I’m kicking around five reactions to John Carter, which I saw last night and which will surely die this weekend in relation to cost. (A three-day haul of $25 million may result in a $75 million domestic total vs. $250 production costs plus marketing…forget it.) I was in a kind of neutered middle zone about this Disney-financed, Andrew Stanton behemoth. I wasn’t succumbing to hate convulsions but I was somewhat bored at every turn.

I sat there with my legs sprawled and my lids at half-mast and muttered snark to myself: “A worm hole, right, and a blue-light medalllion…wow, he can leap distances at a single bound…big deal… yup, saw that cliche coming…that one too…what kind of natural selection process poduces a species with four arms?…a flying fortress a la Return of the Jedi?…nice production design but who cares?…wait, isn’t that the same narrow rock canyon they used in The Professionals?…Mars looks like effing Utah…Jesus, another hour to go,” etc.

Impression #1 is that it contains one too many warring Martian species. You’ve got your tall, green, four-armed Tharks, which I kept calling Tar-Tars because on some level they reminded me of a race of spear-chucking Jar-Jars. You’ve also got your henna-skinned, English-speaking Red Martians and a strong, intellectual, take-charge princess (Lynn Collins) and her politically powerful dad (Ciaran Hinds). There are also the Red adversaries, the sorcerer-like Therns, and the corruption of a power-seeking Red Martian called Sab Than (Dominic West) by a senior Thern villain (Mark Strong). And then you’ve got John Carter (Taylor Kitsch) in the middle of all this, basically playing another generic, ripped, long-haired Clint Eastwood type — a gruff-spoken humanoid of few words and some difficulty voicing anything more than the simplest of sentences (“Get outta here!,” “You’re speaking English!,” “My name is John Carter…I’m from Virginia”).

Impression #2 (which I conveyed in last night’s Carter post) is that Kitsch kept reminding me of a blend of Jim Morrison and Jeffrey Hunter in King of Kings. I also kept thinking that the 5’11” Kitsch doesn’t seem tall or broad-shouldered enough to meet the macho requirement. A third-act dialogue scene shows him to be at least two inches shorter than the 6’1″ Strong, and this not-tall-enough feeling is underlined by his being surrounded by nine-foot-tall Tar-Tars…I mean Tharks…during the first two-thirds.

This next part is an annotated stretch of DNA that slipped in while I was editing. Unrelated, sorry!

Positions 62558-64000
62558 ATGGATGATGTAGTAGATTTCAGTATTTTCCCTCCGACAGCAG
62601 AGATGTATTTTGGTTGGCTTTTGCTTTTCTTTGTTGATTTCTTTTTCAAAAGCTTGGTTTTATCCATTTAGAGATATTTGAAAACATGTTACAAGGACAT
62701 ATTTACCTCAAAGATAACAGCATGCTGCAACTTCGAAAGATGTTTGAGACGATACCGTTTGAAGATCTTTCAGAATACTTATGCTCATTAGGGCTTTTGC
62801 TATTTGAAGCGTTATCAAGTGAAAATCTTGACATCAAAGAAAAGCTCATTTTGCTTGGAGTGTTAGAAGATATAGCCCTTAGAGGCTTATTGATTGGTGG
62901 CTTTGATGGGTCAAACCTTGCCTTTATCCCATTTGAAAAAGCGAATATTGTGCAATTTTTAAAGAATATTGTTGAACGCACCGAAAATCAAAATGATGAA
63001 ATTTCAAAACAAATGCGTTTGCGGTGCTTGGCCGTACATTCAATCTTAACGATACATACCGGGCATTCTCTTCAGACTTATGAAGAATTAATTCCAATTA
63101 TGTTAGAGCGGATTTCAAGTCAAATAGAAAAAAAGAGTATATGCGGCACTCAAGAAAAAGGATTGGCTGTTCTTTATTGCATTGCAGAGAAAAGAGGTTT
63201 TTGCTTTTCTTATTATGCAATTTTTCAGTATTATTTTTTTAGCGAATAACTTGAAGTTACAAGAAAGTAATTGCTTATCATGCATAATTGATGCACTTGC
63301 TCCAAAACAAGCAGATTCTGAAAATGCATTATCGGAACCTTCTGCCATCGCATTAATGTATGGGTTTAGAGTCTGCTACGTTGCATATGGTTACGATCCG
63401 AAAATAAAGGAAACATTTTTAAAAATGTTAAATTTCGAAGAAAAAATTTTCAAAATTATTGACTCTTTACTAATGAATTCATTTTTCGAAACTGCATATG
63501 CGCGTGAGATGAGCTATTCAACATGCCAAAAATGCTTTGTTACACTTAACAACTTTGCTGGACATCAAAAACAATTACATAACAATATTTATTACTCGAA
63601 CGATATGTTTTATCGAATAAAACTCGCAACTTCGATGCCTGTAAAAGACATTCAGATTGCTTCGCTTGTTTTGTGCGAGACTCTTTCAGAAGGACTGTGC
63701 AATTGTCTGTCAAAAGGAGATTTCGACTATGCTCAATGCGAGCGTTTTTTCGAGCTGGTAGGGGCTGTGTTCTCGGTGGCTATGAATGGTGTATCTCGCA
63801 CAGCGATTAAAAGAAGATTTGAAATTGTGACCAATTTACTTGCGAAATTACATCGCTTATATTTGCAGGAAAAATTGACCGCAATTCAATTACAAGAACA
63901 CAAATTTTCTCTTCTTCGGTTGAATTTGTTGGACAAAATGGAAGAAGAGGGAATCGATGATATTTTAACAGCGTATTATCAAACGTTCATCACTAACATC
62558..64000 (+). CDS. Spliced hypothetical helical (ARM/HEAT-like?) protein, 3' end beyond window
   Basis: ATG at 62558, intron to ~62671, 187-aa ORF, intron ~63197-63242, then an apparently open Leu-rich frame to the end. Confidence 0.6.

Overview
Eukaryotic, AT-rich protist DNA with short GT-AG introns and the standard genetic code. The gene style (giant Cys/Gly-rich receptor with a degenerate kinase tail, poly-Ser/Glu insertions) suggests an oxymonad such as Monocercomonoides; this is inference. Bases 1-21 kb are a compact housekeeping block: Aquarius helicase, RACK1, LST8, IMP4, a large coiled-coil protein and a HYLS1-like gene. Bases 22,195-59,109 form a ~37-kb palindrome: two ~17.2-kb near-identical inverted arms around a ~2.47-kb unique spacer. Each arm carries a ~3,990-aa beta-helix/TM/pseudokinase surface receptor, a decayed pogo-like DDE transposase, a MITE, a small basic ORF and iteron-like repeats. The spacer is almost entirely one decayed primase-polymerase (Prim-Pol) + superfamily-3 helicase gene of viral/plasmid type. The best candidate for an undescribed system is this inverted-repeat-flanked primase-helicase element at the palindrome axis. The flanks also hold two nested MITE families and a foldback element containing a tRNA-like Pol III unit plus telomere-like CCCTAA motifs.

Impression #3 is that Collins is a first-rate actress who conveys a solid inner life, but she isn’t fetching enough for my taste. Especially after catching a shot of her at the recent John Carter Moscow premiere. Sorry but why was she chosen again? This is a fanboy movie. We all know what the game is, and if LexG were still around he’d be saying “why didn’t they cast someone actually hot?”

Impression #4 is that Carter is similar in some ways to Richard Fleischer‘s The Vikings (’58). Collins’ princess being forced by her father (Hinds) to agree to a political marriage to the detestable West = Janet Leigh‘s Princess Morgana being promised in marriage to the loathsome King Aella (Frank Thring) by her father. And at the same West resembles Kirk Douglas‘s Einar, a brute who sexually desires Leigh’s princess but can never have her emotionally as Morgana has fallen for Tony Curtis‘s Erik. Who is almost as primitive and monosyllabic as Kitsch’s Carter, who has won Collins’ heart in Carter. It all ties together, see?

Impression #5 is that I, sitting there all bored and distracted and slumping in my seat, would have much preferred to see a remake of The Vikings rather than John Carter. The Vikings story is more politically complex and yet less confusing, and better motivated and easier to follow, and I would have had no trouble buying Kitsch, Collins and West in the Curtis, Leigh and Douglas roles.

As I thought about this last night I was reminded that there’s nothing in John Carter that matches a certain emotional moment at the end of The Vikings — a moment that I described some six years ago in the wake of Fleischer’s death.

“The other thing that still works is the film’s refusal to make much of the fact that Douglas and Curtis, mortal enemies throughout the film, are in fact brothers, having both been half-sired by Ernest Borgnine‘s Ragnar,” I wrote. “Leigh begs Douglas to consider this ten minutes from the finale, and Douglas angrily brushes her off. But when his sword is raised above a defenseless Curtis at the very end and he’s about to strike, Douglas suddenly hesitates…and we know why.

“And then Curtis stabs Douglas in the stomach with a shard of a broken sword, and Douglas is finished. The way he leans back, screams ‘Odin!’ and then rolls over dead is pretty hammy, but that earlier moment of hesitation is spellbinding — one of the most touching pieces of acting Douglas ever delivered.”

I’m not trying to build The Vikings up beyond what it was — a primitive sex-and-swordfight film for Eisenhower-era Eloi. But it did invest in that unacknowledged through-line of “brothers not realizing they’re brothers while despising each other,” and this does pay off. It is one measure of John Carter that it doesn’t invest in anything that pays off and sticks to the ribs…nothing. It’s all about concept and production design and adherence to the original Edgar Rice Burroughs serial and all the other blah-dee-blahs. This is one of the things that really stinks about big movies today. They don’t invest in compelling story threads that build into emotional hooks.